Biden administration extends residential eviction ban until end of July

The national ban on residential evictions was first implemented last September and was extended in March

  
U.S. President Joe Biden gestures as he holds a news conference after the U.S.-Russia summit with Russia's President Vladimir Putin, in Geneva, Switzerland, June 16, 2021.

U.S. President Joe Biden gestures as he holds a news conference after the U.S.-Russia summit with Russia's President Vladimir Putin, in Geneva, Switzerland, June 16, 2021.

Reuters/Kevin Lamarque

WASHINGTON- The Biden administration on Thursday said it was extending the Centers for Disease Control and Prevention's (CDC) COVID-19 residential eviction moratorium until July 31.

Reuters first reported the expected extension on Tuesday.

The national ban on residential evictions was first implemented last September and was extended in March until June 30. A CDC statement Thursday extending it to July 31 said "this is intended to be the final extension of the moratorium".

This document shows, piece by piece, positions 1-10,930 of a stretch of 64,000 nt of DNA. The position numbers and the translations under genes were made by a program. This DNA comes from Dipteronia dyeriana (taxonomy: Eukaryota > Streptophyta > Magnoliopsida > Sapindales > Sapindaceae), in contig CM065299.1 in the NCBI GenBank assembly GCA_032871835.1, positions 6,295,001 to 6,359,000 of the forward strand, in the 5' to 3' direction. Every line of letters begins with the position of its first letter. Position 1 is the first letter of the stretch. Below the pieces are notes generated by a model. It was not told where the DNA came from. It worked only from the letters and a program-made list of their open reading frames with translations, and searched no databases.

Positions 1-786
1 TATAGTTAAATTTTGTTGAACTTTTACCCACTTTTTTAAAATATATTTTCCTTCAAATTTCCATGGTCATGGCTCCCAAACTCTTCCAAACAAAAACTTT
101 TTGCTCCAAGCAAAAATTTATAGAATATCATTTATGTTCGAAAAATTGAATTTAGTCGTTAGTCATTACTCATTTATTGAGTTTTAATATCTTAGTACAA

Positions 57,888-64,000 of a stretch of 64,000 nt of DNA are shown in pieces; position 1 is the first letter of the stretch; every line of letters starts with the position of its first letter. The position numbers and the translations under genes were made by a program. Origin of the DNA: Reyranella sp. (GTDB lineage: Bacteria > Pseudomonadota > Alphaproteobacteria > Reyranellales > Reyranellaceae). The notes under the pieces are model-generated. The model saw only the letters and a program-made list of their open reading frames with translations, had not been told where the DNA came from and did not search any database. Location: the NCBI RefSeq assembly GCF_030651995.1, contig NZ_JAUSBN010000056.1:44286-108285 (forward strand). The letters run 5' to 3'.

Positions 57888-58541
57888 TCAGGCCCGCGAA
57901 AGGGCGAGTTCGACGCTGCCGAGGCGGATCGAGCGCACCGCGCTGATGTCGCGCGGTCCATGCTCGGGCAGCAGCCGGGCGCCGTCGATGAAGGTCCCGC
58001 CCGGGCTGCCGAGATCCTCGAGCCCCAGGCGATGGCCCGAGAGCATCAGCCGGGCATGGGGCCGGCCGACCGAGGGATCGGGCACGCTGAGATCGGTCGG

The CDC said the "the COVID-19 pandemic has presented a historic threat to the nation’s public health. Keeping people in their homes and out of crowded or congregate settings — like homeless shelters — by preventing evictions is a key step in helping to stop the spread of COVID-19."

On Tuesday, a group of 44 U.S. lawmakers had called for the extension, citing an estimate that about "6 million renter households are behind on their rent and at risk of eviction".

The Supreme Court has yet to act on a petition by landlord groups which argued the CDC exceeded its authority when it halted evictions to help renters during the pandemic. The CDC imposed the ban to combat the spread of COVID-19 and prevent homelessness during the pandemic.

Lawyers for the landlord groups cited the Reuters story Wednesday reporting the expected extension in asking the Supreme Court to take immediate action to halt the ban.

The landlords said earlier that property owners "have been losing over $13 billion every month under the moratorium". One group estimated that 40 million Americans were behind on rent in January, with $70 billion of missed payments by the end of 2020.

The moratorium covers renters who expected to earn less than $99,000 a year, or $198,000 for joint filers, or who reported no income, or received stimulus checks.

Renters also had to swear they were doing their best to make partial rent payments, and that evictions would likely leave them homeless or force them into "shared" living quarters.

Congress has approved $47 billion in relief for renters but much of that money has not yet been distributed.

(Reporting by David Shepardson Editing by Chizu Nomiyama and Philippa Fletcher) ((David.Shepardson@thomsonreuters.com; 2028988324;))


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